Percentage of Internet Users (by countries)
The Internet has become a key symbol of the innovation economy. So many contemporary innovations – from e-commerce to tele-health – rely on the Internet that the availability and reliability of the Internet has become a central determinant of innovation engagement and competitiveness. Check out the data in this table – and note the rapid rise in global Internet use, the widespread use of the Internet in the wealthier countries, and the lag in Greenland and Russia. Within each country, rural and North areas typically do significantly worse than southern and urban areas, although the Scandinavian nations generally stand apart from that pattern.
|Percentage of Individuals using the Internet|
The following series of reports and documents explore one of the most important infrastructure elements in the innovation economy in the North. Read through them as you wish. The reports detail several key aspects of the northern broadband sector, including:
- The high cost of building Internet capabilities in the North.
- The unique challenges associated with providing and maintaining Internet services in the Circumpolar World. This particularly relates to the reliability of Internet service.
- The typically high costs paid by consumers and business users living in the Far North.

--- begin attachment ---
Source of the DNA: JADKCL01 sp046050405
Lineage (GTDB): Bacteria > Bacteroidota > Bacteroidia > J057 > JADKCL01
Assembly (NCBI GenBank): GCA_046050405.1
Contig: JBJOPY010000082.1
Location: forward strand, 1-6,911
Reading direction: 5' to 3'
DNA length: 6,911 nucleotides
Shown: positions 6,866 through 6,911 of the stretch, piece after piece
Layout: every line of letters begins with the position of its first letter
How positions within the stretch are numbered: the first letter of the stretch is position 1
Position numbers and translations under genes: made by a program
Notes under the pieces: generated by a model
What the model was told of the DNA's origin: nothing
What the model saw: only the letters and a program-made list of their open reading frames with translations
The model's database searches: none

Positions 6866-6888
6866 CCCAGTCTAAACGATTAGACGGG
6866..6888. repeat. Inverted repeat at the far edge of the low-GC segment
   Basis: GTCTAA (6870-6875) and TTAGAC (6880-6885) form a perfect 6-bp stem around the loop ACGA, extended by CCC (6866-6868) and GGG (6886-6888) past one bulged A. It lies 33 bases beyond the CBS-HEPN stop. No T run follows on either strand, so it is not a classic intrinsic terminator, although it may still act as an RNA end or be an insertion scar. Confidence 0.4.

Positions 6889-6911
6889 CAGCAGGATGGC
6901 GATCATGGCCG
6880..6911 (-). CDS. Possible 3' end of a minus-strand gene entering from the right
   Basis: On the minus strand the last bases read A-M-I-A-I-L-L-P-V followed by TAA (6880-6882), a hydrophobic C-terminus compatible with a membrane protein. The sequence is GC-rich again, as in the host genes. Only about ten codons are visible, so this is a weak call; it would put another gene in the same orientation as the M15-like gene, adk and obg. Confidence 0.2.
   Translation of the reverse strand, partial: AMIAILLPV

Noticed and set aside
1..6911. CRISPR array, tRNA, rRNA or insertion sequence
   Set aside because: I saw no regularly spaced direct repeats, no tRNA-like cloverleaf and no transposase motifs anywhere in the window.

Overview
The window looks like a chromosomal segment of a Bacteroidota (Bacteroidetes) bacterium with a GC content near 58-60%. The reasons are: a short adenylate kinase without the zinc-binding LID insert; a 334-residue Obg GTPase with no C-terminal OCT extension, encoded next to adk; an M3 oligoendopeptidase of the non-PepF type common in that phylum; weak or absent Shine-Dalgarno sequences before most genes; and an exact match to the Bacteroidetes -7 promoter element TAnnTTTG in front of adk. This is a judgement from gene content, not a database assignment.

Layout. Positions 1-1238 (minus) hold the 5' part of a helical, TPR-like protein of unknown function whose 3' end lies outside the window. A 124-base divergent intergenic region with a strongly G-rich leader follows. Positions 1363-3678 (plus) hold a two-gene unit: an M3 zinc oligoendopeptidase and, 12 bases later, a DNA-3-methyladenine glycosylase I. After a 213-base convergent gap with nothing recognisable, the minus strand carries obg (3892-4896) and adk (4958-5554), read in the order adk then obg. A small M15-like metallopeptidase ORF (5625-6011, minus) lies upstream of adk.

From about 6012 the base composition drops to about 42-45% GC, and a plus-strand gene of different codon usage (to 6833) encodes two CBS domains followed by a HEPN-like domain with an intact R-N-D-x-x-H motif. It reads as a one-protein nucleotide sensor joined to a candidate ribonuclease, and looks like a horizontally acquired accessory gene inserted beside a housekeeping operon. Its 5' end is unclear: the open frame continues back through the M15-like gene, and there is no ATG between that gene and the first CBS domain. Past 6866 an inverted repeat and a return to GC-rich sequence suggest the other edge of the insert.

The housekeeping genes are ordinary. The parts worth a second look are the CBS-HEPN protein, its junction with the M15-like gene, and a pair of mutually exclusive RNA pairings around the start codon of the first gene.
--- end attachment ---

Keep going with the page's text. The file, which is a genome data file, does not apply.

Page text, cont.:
These reports outline the implications of the Far North’s status in terms of Internet services and usage. The digital highways in the Arctic are not as strong and dependable as those in southern regions.
Mapping the Long-term Options for Canada’s North: Telecommunications and Broadband Connectivity
BroadBand_Final_PPF_en northern connections.pdf
Broadband – Northern Public Affairs.pdf
Circumpolar Educational Attainment
If the Internet is the cornerstone facility of the Innovation Economy, advanced education is the human foundation of engagement in innovation. As you will see from the tables assembled on the next page, Arctic peoples lag significantly behind southern populations and national standards. This is, in significant part, a function of the experience of people in smaller centres (typically with fewer educational opportunities than bigger cities) and Indigenous communities generally. The educational lag experienced by Indigenous populations is particularly serious, for weak performance in this area will continue to leave Aboriginal people on the outside looking in on the emerging innovation economy. Check out the numbers. Look at the OECD reports on national educational performance. You will see some real success stories, particularly in Finland. But in other countries, particularly Canada and Alaska (USA), the northern educational challenges remain formidable. Notice how large the educational gap is in some parts of the North. This is not an easily addressed challenge, but will hamper northern development if educational opportunities and outcomes are not improved.